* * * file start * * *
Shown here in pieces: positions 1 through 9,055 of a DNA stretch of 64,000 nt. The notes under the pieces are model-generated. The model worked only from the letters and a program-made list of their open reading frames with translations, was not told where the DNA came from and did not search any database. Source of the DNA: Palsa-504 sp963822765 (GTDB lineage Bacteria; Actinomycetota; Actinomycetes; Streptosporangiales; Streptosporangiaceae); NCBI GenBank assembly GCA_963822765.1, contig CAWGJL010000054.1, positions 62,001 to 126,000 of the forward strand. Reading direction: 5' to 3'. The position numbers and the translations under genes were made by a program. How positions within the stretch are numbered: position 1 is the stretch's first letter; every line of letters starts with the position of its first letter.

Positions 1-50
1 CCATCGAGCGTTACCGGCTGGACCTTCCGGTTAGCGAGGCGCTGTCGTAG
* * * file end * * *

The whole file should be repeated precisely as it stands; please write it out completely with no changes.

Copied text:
Shown here in pieces: positions 1 through 9,055 of a DNA stretch of 64,000 nt. The notes under the pieces are model-generated. The model worked only from the letters and a program-made list of their open reading frames with translations, was not told where the DNA came from and did not search any database. Source of the DNA: Palsa-504 sp963822765 (GTDB lineage Bacteria; Actinomycetota; Actinomycetes; Streptosporangiales; Streptosporangiaceae); NCBI GenBank assembly GCA_963822765.1, contig CAWGJL010000054.1, positions 62,001 to 126,000 of the forward strand. Reading direction: 5' to 3'. The position numbers and the translations under genes were made by a program. How positions within the stretch are numbered: position 1 is the stretch's first letter; every line of letters starts with the position of its first letter.

Positions 1-50
1 CCATCGAGCGTTACCGGCTGGACCTTCCGGTTAGCGAGGCGCTGTCGTAG